CHATTANOOGA, Tenn. — A young man with a political pedigree is one of few Republicans publicly criticizing U.S. Rep. Scott DesJarlais and says he won’t rule out making a primary election run in the 4th District.
DesJarlais says his views have evolved since he supported abortions by his former wife and said he will not resign although he deeply regrets past relationships with multiple women, including patients and co-workers.
Weston Wamp, 25, lost a Republican primary in August to incumbent 3rd District U.S. Rep. Chuck Fleischmann. The son of former U.S. Rep. Zach Wamp told the Chattanooga Times Free Press (http://bit.ly/R4FyfW ) that any decision to challenge DesJarlais is not top of mind.
“It’s incredibly early,” said Wamp, on Wednesday. “If anything, this is on the backburner. But I won’t rule anything out. I live a lot closer to most of the 4th District than I do the 3rd District.”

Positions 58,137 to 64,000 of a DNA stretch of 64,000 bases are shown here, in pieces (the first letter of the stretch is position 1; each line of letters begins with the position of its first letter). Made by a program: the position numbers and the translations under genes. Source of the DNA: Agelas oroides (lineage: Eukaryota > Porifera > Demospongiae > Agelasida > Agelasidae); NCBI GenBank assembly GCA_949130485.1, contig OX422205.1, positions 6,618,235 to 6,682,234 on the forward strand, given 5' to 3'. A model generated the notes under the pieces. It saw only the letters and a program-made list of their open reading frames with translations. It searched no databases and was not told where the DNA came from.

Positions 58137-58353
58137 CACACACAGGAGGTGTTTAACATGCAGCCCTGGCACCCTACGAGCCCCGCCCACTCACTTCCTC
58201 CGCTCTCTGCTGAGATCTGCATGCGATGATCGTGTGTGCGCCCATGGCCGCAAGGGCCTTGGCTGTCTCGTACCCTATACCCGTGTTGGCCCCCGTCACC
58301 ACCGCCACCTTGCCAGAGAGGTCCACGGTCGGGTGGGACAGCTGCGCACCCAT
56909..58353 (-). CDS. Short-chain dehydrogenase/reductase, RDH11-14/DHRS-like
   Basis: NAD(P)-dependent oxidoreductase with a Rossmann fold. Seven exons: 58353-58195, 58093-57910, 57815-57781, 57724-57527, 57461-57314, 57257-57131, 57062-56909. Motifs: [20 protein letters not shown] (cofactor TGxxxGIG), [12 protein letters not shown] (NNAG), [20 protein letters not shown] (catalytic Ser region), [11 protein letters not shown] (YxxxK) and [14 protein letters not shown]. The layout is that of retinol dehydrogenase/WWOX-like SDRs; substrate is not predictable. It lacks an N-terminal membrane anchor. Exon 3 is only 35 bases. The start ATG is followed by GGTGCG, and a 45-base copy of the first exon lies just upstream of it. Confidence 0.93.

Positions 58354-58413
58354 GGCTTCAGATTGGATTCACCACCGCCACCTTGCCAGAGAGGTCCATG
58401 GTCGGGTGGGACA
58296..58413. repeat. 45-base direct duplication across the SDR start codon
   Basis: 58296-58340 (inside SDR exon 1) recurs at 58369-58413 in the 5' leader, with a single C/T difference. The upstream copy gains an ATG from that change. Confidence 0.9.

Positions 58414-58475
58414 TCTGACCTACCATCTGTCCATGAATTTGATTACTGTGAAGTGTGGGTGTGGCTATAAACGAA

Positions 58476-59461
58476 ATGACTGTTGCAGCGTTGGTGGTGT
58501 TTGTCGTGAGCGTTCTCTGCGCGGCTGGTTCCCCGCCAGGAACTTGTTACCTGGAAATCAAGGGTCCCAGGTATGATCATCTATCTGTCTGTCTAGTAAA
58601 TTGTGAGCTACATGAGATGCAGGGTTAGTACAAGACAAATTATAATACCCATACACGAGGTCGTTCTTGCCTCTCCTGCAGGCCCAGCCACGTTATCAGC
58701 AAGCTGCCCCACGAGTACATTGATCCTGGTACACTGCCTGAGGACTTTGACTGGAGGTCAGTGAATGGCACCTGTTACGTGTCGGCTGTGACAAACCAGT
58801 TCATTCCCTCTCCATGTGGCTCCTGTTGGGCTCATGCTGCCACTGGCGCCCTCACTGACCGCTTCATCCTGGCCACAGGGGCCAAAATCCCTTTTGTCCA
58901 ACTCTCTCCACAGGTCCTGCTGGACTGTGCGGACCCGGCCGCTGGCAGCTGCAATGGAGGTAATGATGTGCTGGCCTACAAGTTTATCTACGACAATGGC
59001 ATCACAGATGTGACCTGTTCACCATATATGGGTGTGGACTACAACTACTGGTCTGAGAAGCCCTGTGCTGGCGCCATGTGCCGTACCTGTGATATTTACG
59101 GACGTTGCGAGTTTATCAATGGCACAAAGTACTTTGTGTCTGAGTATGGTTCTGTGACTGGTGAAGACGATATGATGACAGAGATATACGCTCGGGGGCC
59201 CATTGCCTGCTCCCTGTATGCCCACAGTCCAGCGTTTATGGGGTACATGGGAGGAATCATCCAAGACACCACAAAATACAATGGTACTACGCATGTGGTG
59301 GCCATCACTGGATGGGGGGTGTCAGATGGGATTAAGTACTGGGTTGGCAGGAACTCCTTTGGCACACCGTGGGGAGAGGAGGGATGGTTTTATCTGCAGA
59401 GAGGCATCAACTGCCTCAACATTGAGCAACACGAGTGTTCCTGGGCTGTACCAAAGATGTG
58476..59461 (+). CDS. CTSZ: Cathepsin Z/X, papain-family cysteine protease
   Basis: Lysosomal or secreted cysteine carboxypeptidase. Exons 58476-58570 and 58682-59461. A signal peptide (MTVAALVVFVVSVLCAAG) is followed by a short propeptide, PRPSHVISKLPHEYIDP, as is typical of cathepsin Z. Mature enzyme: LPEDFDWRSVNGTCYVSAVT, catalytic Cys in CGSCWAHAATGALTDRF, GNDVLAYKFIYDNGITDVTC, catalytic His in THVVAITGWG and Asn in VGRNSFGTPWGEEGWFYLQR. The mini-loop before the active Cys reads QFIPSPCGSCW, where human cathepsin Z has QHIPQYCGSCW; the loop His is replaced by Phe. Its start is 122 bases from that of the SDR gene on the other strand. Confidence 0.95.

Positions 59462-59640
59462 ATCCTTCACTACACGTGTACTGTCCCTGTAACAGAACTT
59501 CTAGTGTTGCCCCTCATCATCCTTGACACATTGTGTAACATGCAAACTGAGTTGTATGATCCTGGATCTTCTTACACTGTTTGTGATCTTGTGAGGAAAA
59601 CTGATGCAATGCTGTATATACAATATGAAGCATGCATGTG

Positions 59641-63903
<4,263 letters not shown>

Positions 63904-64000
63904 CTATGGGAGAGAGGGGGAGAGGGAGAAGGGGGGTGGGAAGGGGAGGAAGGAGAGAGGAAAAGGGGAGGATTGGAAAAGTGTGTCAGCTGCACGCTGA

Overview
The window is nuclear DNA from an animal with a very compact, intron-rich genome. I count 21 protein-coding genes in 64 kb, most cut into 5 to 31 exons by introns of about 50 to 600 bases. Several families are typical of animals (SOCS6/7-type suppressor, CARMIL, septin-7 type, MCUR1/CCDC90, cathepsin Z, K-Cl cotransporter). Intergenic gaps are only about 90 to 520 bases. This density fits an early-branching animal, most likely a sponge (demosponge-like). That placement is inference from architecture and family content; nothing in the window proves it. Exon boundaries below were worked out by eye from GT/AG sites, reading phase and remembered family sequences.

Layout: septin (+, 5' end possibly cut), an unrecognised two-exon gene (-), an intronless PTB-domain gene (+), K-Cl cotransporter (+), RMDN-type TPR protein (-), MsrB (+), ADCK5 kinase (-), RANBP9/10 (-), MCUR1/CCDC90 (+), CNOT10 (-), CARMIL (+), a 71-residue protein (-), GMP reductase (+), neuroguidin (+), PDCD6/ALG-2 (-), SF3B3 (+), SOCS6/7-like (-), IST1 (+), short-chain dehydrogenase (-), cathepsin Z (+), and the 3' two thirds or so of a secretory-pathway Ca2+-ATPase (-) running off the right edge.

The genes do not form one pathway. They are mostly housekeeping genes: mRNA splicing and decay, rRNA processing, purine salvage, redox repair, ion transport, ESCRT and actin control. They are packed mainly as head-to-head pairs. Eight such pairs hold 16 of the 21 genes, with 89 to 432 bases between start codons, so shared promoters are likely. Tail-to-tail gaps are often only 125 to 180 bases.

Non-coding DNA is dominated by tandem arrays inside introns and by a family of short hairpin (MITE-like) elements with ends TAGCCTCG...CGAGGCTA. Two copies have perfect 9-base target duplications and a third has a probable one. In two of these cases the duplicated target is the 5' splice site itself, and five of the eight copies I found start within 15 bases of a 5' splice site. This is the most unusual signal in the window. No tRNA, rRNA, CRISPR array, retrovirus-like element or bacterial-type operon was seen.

U.S. Representatives must live in the state where they are elected, but are not required to live in the district from which they are elected.
Wamp’s interview with the newspaper came four days after Wamp referred to DesJarlais during a television program as “kind of a creepy guy.”
Most Republican leaders have reserved comment on revelations concerning DesJarlais.
“It’s a deafening silence. I think it’s important that people call a spade a spade regardless of party,” Wamp said. “I don’t think Scott DesJarlais has any credibility anymore. That has nothing to do with whether I run or not.”
A DesJarlais spokesman did not respond to requests for comment.
Vanderbilt University political science professor Bruce Oppenheimer said Wamp got an education from his previous campaign.
“I think he learned something from that race,” Oppenheimer said. “He would bring plenty of assets to the campaign.”
Marion County Republican Party Chairman Howard Cotter said he doesn’t fault Wamp for being ambitious, but questions whether he would be a good fit in the district.
“But I would prefer he remain in the 3rd District, run again over there and let us pick a rural candidate to represent us,” Cotter said.